Best city hotels
Thailand: 137 Pillars House, Chiang Mai
Built in the late-19th century, 137 Pillars House was once linked to Anna Leonowens, whose life inspired the 1951 musical The King and I. The house’s 137 pillars would have indicated great wealth.
There’s a fascinating history behind this property, but aside from that what really stood out for me was the food in its Dining Room restaurant. I sat down for a seven-course meal of fragrant, beautifully presented Thai dishes that I didn’t want to end. The tam khanun salad, made from young jackfruit (a large and spiky fruit), was a particular highlight.
The garden, dotted with lanterns and seating areas draped in netting, makes it easy to forget you’re in central Chiang Mai. And, with just 30 suites, there’s an air of exclusivity about the place.
La Siesta Hotel & Spa
The best things about this boutique property are its excellent value for money and its central location in Hanoi’s Old Quarter, close to the city’s shops, bars and restaurants. Despite being in the heart of Hanoi, the hotel feels peaceful, combining a colonial style with traditional Vietnamese touches such as dark-wood furnishings and hanging lanterns in your room.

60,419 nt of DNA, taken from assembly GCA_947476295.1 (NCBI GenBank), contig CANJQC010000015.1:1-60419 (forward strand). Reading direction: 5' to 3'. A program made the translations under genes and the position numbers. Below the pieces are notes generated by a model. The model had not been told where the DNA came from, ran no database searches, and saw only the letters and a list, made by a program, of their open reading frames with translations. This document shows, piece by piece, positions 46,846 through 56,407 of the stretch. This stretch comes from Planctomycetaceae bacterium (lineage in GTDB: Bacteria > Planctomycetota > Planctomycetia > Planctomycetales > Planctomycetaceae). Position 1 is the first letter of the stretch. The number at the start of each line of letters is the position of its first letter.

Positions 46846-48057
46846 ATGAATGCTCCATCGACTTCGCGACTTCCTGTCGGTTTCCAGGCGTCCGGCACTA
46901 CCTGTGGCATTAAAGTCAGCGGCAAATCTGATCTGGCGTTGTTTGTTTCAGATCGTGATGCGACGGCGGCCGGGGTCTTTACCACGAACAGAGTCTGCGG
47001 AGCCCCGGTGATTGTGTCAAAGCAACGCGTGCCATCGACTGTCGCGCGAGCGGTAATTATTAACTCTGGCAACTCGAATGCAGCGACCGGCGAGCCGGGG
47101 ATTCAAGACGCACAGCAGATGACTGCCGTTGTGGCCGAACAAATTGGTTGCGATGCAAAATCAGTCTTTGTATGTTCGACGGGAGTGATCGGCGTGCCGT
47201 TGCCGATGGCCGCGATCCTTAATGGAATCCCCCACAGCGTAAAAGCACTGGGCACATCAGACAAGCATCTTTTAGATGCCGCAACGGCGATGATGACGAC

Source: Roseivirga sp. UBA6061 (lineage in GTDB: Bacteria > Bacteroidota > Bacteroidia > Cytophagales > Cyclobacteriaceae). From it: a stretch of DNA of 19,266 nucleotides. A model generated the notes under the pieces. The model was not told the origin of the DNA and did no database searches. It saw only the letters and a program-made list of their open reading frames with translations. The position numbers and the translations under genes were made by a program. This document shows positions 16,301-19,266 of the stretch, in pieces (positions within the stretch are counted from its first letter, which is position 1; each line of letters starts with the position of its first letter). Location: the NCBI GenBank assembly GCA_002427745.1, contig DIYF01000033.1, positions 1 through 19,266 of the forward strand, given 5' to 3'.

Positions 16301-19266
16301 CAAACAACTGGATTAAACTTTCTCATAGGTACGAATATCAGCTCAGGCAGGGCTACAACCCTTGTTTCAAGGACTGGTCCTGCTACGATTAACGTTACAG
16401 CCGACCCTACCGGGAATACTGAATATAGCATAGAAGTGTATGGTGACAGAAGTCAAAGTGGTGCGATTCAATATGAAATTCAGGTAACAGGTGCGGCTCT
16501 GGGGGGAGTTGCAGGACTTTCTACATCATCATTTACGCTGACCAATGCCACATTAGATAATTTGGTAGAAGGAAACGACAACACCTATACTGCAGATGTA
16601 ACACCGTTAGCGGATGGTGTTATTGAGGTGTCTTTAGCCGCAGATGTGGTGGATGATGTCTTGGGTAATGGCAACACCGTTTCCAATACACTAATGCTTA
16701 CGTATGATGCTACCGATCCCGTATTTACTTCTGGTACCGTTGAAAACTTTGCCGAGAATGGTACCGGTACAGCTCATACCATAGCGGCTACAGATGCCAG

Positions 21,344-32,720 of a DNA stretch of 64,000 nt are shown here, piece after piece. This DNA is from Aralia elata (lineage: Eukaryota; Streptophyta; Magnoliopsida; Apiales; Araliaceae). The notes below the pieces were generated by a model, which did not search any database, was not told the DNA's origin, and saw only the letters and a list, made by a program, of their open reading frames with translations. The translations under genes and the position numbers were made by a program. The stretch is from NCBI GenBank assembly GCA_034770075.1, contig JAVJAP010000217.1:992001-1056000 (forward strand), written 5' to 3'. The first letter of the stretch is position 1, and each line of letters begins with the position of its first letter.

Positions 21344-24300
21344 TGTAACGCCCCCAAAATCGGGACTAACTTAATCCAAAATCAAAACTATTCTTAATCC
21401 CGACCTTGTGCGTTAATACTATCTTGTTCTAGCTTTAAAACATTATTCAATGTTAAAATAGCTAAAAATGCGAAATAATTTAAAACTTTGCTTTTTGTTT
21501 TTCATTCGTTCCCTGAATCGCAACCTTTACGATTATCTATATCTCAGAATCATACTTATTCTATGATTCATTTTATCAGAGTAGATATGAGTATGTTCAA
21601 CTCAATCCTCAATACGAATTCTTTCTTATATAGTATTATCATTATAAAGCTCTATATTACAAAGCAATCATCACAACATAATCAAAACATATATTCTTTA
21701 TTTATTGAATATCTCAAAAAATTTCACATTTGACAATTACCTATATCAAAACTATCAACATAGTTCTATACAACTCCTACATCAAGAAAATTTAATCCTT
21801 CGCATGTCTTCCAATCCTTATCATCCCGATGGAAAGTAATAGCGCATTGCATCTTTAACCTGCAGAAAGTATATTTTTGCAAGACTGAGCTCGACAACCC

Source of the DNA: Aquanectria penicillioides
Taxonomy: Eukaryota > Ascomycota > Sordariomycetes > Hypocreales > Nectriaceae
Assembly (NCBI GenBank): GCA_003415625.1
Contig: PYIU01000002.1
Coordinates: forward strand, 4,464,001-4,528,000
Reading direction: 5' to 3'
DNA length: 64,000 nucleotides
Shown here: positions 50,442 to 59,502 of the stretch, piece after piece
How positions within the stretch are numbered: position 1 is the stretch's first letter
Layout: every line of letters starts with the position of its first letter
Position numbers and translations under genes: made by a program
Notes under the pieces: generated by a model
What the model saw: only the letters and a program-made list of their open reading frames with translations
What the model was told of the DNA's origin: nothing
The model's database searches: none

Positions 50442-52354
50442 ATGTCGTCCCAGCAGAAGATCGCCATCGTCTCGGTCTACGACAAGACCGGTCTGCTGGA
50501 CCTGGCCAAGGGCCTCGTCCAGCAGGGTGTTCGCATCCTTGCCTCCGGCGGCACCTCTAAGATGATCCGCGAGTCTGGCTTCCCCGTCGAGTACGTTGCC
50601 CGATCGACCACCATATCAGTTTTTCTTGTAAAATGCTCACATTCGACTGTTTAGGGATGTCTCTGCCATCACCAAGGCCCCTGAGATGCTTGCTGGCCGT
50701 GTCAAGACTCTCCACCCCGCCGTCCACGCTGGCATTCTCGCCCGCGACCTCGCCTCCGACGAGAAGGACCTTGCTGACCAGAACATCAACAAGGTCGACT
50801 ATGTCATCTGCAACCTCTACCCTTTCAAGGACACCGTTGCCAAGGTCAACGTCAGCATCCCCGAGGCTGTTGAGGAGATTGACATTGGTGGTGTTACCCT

Staff deliver a personal service, the rooms and suites are all generously sized and come with an excellent range of amenities, and there’s a spa and sauna where you can relax after exploring Hanoi.
Singapore: The Fullerton Hotel
The Fullerton Building was built in grand civic, neoclassical style as part of Singapore’s centennial celebrations in 1928. Originally, it housed the General Post Office (you’ll still find a red pillar box in reception), a library, and a lighthouse to guide ships into the original marina. It’s now a heritage hotel and many of the original pillars and coffered ceilings have been carefully restored.
I’d argue you can’t be better located in the city. A short walk north of the hotel, you’ll find the galleries, parliament buildings and the Victoria Theatre of colonial Singapore. But heading south throws you into the contemporary city. The night skyline is illuminated by the ultramodern Supertrees of the Gardens by the Bay, and the Marina Bay Sands Hotel, which resembles a spaceship coming in to land.
Best countryside hotels
Laos: Muang La Lodge
Nestled in the hills of northern Laos, Muang La Lodge takes its name from the local village and is staffed entirely by people from the area (you can join a tour to explore the nearby communities, where three different hill tribes live). The traditional half-timbered bungalows overlook the Nam Phak River — I loved early mornings on my balcony, sipping coffee and watching the morning mist move over the water.
The kitchen uses local ingredients to produce Laotian dishes. Even the salt is local, extracted from the river and purified over a fire. I spent my evenings soaking in the elevated hot tub’s steaming waters, which are fed by natural hot springs.
Indonesia: Amanjiwo, Borobudur
One of Java's most luxurious hotels, the Amanjiwo is located in the countryside close to the Borobudur Temple, which inspired the design of the hotel with its limestone pillars and graceful curves.